QUESTIONS have been raised over a contract Transport for Wales has with Fujitsu following the outcry over the Post Office Horizon scandal.
The call came after First Minister, Mark Drakeford, urged the UK Government to act as fast as possible to compensate hundreds of people whose lives and livelihoods have been ruined by the Horizon scandal.
Mr Drakeford said people from every single part of Wales have been affected by the scandal – which was recently the subject of an ITV drama, Mr Bates vs the Post Office.
More than 700 sub-postmasters were wrongly convicted of fraud, theft or false accounting between 1999 and 2015 based on information from accounting software called Horizon.
At first minister’s questions on Tuesday 16 January, Clwyd South MS Ken Skates said compensation and quashed convictions are long overdue.
Mark Drakeford agreed with the Labour backbencher, urging the UK Government to act now.
He said: “Many people will ask where they have been all these years.
“But now they need to act, they need to make sure that those people are properly identified and that compensation for the wrongs inflicted on them is paid to them as fast as possible.”
Delyth Jewell raised concerns about Transport for Wales awarding Fujitsu – a Japanese company which developed Horizon – a five-year contract in 2019.
The South Wales East MS said the contract has since been extended to April 2026 as she urged the Welsh Government to review contracts with Fujitsu in light of public outcry.
Plaid Cymru’s deputy leader suggested Fujitsu should be blacklisted from getting any future contracts if the company is found guilty of deliberate corporate abuse.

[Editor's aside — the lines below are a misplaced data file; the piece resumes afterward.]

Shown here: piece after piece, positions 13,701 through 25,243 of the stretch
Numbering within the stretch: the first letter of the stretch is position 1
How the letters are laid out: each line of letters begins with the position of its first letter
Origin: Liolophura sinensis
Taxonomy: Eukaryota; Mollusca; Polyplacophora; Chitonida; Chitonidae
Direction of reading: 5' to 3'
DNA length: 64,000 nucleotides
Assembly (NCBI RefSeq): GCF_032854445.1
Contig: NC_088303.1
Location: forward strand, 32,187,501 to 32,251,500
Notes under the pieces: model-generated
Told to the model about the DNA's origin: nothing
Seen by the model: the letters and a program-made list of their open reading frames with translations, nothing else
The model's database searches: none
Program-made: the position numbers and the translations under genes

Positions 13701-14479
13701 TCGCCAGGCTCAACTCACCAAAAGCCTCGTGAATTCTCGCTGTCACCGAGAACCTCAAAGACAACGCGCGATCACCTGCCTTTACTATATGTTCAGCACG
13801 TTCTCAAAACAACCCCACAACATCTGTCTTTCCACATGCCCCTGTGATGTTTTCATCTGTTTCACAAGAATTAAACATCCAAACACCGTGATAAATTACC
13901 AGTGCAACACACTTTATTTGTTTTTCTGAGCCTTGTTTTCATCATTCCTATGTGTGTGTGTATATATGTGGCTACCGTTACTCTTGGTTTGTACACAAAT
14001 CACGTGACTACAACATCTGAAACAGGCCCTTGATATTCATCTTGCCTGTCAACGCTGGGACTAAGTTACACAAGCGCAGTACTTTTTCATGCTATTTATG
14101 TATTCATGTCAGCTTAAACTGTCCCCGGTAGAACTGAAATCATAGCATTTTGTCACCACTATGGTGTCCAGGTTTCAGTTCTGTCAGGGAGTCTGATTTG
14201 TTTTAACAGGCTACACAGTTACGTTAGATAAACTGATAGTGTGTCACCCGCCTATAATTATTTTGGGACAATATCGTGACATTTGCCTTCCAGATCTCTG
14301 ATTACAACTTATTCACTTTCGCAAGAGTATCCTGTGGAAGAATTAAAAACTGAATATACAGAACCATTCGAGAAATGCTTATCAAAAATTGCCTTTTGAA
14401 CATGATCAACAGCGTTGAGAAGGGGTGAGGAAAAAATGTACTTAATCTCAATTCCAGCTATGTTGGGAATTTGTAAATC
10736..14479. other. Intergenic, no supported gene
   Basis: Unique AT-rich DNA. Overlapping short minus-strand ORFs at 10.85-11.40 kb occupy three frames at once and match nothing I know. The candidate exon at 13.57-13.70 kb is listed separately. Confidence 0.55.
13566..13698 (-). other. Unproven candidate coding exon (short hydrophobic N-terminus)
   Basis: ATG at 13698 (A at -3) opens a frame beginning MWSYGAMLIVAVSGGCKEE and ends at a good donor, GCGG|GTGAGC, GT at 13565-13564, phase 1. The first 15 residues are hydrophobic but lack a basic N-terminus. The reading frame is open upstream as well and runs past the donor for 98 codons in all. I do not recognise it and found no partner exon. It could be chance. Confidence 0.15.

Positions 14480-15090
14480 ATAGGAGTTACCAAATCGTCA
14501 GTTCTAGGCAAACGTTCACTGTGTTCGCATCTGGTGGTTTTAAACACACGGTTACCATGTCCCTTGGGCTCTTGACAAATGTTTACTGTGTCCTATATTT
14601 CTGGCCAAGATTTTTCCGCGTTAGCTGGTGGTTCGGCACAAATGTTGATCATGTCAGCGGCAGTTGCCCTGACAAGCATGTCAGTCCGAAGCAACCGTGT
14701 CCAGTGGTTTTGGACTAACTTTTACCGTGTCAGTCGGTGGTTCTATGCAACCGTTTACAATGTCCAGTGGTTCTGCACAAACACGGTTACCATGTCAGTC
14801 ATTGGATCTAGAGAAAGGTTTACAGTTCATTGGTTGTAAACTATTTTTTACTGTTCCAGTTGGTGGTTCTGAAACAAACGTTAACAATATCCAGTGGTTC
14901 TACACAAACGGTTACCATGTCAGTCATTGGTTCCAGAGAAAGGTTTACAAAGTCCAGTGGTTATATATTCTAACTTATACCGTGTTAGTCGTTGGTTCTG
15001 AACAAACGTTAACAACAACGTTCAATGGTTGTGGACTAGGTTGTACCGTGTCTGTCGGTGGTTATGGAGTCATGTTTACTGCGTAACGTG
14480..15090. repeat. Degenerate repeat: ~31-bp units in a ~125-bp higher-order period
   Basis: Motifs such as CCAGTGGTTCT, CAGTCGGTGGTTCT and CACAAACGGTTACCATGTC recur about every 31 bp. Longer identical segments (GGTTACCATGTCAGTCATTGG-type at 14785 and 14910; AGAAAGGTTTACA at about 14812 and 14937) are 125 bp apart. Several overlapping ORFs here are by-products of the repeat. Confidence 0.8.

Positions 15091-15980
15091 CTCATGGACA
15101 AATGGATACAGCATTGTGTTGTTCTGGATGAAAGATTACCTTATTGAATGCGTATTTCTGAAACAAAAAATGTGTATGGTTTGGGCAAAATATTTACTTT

Prof Drakeford said two contracts will be reviewed naturally as they come to an end.
The first minister described blacklisting Fujitsu as a legally questionable course of action which would have to be weighed up carefully.
‘Miscarriage of justice’
Describing the scandal as the largest miscarriage of justice in UK history, Mark Isherwood said 17 UK ministers have been responsible for the Post Office in that time.
He suggested a Labour UK minister rebuffed calls to investigate malpractice in 2009.
The Conservative, who represents North Wales, pointed out that the UK Government has brought forward a bill to ensure all victims of the scandal receive compensation.
Prof Drakeford argued the UK Government has not attached sufficient priority to the issue.
He raised the example of a letter from Welsh ministers to the UK justice secretary going unanswered for more than six months.
Jack Sargeant, who represents Alyn and Deeside, highlighted an unwillingness of senior executives in powerful organisations to come forward with what they knew and when.
The Labour MS said: “A duty of candour is absolutely essential if ordinary people in Wales are to obtain justice when challenging the establishment and powerful organisations.
“This is one of the key tenets of the Hillsborough Law Now campaign.”
Prof Drakeford reiterated the Welsh Government’s support for the campaign, highlighting Keir Starmer’s commitment to introducing a statutory duty of candour for public services.
He added: “We will also introduce a new system where an independent public advocate can be appointed to act in the best interests of those affected.”